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Discussion in '1973-1991 K5 Blazer | Truck | Suburban' started by 8BaLL, Jun 19, 2002.

  1. 8BaLL

    8BaLL Registered Member

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    First off I have an 85 k5 blazer. I am going to totally redo the whole car. I want to put a 6inch suspension lift and a 3 inch body lift while running 37's. I hear you guys talk about 10 bolts and 14 bolts and lockers and all kinds of other stuff that I do not fully understand /forums/images/icons/frown.gif I plan on driving my Blazer as a daily driver and doing mudding. I am not going to rock climb or do any really extreme off roading. Will I be ok with my axles and differentials and gearing? What should I do?
     
  2. muddysub

    muddysub 1 ton suburban status Staff Member Moderator GMOTM Winner

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    depends on what axles you have. i would assume you have 10 bolts. i wouldn't go 37" tall on 10s. my suburban has a 14bolt semi floater rear and i like it. but it has a 10 bolt front. i run 36s and i'm fine but i plan on getting a dana 60 this year. my rear end is not as strong as a 14 bolt full floater but it's strong enough that i haven't broken it yet, the suburban has been jumped twice and mud bogged a few times ant it's still perfect. for a daily driver/ mudder (like me) i would reccommend that you at least get a bigger rear axle. the 14b sf is lighter has better clearance and is plenty strong for a k5 IMO.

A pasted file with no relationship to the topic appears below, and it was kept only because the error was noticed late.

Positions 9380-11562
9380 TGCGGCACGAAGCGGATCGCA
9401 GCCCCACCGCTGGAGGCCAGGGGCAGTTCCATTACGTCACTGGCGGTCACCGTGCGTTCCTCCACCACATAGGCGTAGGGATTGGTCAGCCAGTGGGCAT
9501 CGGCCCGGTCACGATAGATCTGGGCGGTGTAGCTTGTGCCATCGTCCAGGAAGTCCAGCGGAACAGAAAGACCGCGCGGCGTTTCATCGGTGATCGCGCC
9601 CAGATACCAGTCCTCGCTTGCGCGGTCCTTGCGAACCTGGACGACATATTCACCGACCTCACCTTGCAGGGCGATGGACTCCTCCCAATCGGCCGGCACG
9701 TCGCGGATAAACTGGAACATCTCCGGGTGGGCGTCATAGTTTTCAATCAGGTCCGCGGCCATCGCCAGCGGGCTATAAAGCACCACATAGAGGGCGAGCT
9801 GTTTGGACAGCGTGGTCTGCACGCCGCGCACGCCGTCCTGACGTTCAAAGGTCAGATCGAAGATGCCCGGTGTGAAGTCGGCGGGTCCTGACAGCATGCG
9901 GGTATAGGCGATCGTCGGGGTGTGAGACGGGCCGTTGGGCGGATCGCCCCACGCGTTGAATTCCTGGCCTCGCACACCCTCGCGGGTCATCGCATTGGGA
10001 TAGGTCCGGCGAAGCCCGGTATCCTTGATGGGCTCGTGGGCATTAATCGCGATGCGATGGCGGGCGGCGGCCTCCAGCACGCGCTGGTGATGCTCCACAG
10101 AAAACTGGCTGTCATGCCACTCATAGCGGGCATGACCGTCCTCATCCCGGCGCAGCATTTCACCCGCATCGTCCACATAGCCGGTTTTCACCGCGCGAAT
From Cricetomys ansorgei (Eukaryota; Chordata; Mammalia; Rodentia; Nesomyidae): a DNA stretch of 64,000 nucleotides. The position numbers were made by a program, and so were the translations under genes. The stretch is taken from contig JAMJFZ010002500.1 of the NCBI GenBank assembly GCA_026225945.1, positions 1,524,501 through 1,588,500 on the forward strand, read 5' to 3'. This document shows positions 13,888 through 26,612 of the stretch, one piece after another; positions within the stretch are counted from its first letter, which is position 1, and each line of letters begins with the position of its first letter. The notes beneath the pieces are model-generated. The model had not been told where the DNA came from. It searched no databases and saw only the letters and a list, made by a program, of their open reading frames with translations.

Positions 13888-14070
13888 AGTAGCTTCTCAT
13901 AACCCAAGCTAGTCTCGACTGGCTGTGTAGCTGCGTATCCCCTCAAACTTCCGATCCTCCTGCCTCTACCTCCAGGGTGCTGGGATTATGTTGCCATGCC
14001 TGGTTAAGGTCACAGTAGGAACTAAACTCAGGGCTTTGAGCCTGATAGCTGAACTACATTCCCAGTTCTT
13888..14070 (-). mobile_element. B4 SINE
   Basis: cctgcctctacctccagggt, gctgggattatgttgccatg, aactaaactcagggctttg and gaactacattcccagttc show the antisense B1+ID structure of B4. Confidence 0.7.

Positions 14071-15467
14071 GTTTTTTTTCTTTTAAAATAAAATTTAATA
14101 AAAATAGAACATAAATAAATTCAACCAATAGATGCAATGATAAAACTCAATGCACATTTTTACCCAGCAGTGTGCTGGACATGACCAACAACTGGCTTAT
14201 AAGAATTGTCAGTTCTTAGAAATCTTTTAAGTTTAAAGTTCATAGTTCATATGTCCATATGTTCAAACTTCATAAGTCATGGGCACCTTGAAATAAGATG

3. Sandman

    Sandman 3/4 ton status Author

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    If you pay the money now for 3/4 Ton setup, you will save money in the long run. Since your buying tires anyway and if you dont worry about a Dana 60, You should be able to pick up a set of 3/4 ton axles for the price of one 12 bolt rear. They go for about $500 around here. I wish I had.
     
  4. 8BaLL

    8BaLL Registered Member

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    So I should by 3/4 ton axles then? Should I just call around to junk yards and see if they have any or what?? What does a dana 60 go for?
     
  5. BIGJ

    BIGJ 1/2 ton status Author

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    Yep go with 3/4 ton. A dana 60 will be big $$$ when you get finished with it. You can convert your 10 bolt to 8 lug and should be able to pick up a 14 bolt for not too much money. 37's with a 10 bolt should hold up fairly well, if you don't run a locker up front or have a heavy right foot.

    BIGJ
     
  6. Blazer_Boy

    Blazer_Boy 1/2 ton status

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    Personally I'd run 35"s and no body lift if you want something you can drive everyday. You open up a whole can of worms when you do a body lift. Like getting the fan shroud to line up, linkages, yada yada. Of course I'm only running 32"s, and it,s your truck, not mine. So who cares what i say, lol /forums/images/icons/smirk.gif
     
  7. trailblazer87

    trailblazer87 1/2 ton status

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    If you have more power than stock, and stock gears I would not run anything over 35's. That is a lot of leverage for a little 10bolt. If you tend to be throttle heavy /forums/images/icons/grin.gif anywhere get at least a dana 44 front and 12bolt rear. If you are getting a locker (not a limited slip) get at least the alloy axle shafts for that 10 bolt. Unfortunately the stock 10 bolt is about the worst thing that could be put under a 4x4. I just found an 88 f/forums/images/icons/shocked.gifrd one ton to get the axles from for my 87 k5
     
  8. Z3PR

    Z3PR Banned

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    You said you like to go mudding, so assuming you mash the gas like I do when mudding, I'd recomened a Dana 44 up front and a 14 bolt full floating in the rear. I personally am not a fan of body lifts, too much involved. I'm doing a 6" suspension lift with 35" tires. I'm also going with 4:88 gears, but for your app, I'd recomened either 4:10's or 4:56's and a Detroit locker in the rear.